10-year Treasury yield briefly dives below 4.5% as unemployment rate rises to 3.9%


U.S. Treasury yields dropped on Friday after April’s jobs report showed weaker-than-expected payrolls growth and an unexpected tick higher in the unemployment rate.

The yield on the 10-year Treasury was off by about 7 basis points to 4.5%. The 2-year Treasury yield was last 6 basis points lower to 4.814%. Yields and prices move in opposite directions. One basis point is equivalent to 0.01%.

U.S. payrolls expanded by just 175,000 last month, the Bureau of Labor Statistics said on Friday, short of the Dow Jones estimate from economists of 240,000. The unemployment rate rose to 3.9%, against an estimate that called for it to hold steady at 3.8%. Wage growth was also less than expected, the report showed.

The Federal Reserve earlier this week kept interest rates unchanged, in line with expectations. Policymakers noted that “it will not be appropriate to reduce the target range until [the Federal Open Market Committee] has gained greater confidence that inflation is moving sustainably toward 2 percent.”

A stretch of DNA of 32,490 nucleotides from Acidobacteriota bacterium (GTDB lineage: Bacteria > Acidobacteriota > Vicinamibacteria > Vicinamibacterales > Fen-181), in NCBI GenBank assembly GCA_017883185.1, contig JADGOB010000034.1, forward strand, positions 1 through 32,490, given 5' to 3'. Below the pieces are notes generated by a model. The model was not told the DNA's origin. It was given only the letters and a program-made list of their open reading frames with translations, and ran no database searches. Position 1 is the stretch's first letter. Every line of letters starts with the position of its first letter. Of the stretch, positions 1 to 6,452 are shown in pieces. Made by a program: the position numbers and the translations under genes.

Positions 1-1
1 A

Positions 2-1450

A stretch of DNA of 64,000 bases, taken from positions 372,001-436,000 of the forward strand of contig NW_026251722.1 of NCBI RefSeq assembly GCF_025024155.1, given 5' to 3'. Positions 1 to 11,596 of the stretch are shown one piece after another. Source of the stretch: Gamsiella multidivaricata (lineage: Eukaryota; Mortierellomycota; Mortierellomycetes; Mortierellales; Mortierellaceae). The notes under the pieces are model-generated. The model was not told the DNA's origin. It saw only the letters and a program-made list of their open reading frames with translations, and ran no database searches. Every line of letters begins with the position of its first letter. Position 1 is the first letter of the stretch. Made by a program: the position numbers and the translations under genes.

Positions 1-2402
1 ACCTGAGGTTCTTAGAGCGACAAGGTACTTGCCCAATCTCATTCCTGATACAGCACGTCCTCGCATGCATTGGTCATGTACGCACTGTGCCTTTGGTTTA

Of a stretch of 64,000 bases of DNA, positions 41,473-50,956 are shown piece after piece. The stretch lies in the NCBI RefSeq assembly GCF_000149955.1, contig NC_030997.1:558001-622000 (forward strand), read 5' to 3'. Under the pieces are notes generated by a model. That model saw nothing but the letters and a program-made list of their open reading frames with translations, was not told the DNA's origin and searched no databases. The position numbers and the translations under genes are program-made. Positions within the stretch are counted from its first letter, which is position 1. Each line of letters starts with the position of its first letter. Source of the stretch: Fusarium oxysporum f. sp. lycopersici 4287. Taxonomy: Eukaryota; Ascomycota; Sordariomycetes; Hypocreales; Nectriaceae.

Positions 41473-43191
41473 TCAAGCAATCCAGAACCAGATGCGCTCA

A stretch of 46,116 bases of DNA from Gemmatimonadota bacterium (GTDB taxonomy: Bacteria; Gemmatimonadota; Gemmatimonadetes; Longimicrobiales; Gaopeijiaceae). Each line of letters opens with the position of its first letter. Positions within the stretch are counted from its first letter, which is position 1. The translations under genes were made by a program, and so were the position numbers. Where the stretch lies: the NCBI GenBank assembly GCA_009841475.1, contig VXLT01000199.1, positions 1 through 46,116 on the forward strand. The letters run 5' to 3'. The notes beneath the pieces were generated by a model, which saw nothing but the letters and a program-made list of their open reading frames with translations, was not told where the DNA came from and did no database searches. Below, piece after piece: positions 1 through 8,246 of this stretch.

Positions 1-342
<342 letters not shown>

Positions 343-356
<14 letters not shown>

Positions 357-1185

However, Fed Chief Jerome Powell did acknowledge that a weakening labor market could cause the central bank to act, citing its dual mandate of stable prices and max employment.

“We’re also prepared to respond to an unexpected weakening in the labor market,” Powell said on Wednesday.

Uncertainty about how many rate cuts, if any, will take place this year and when they might begin has grown in recent weeks, with many investors now expecting fewer cuts and not until later in the year.

Friday’s weak labor report could allow the Federal Reserve to move sooner to cut rates.

“Powell said they were giving higher interest rates longer to work to bring inflation down closer to target, and now it looks like that was the right call,” said Chris Rupkey, chief economist at FWDBONDS. “Fed policymakers are keeping their fingers crossed that a soft patch in the labor market will lead to reduced price pressures in the second quarter.”

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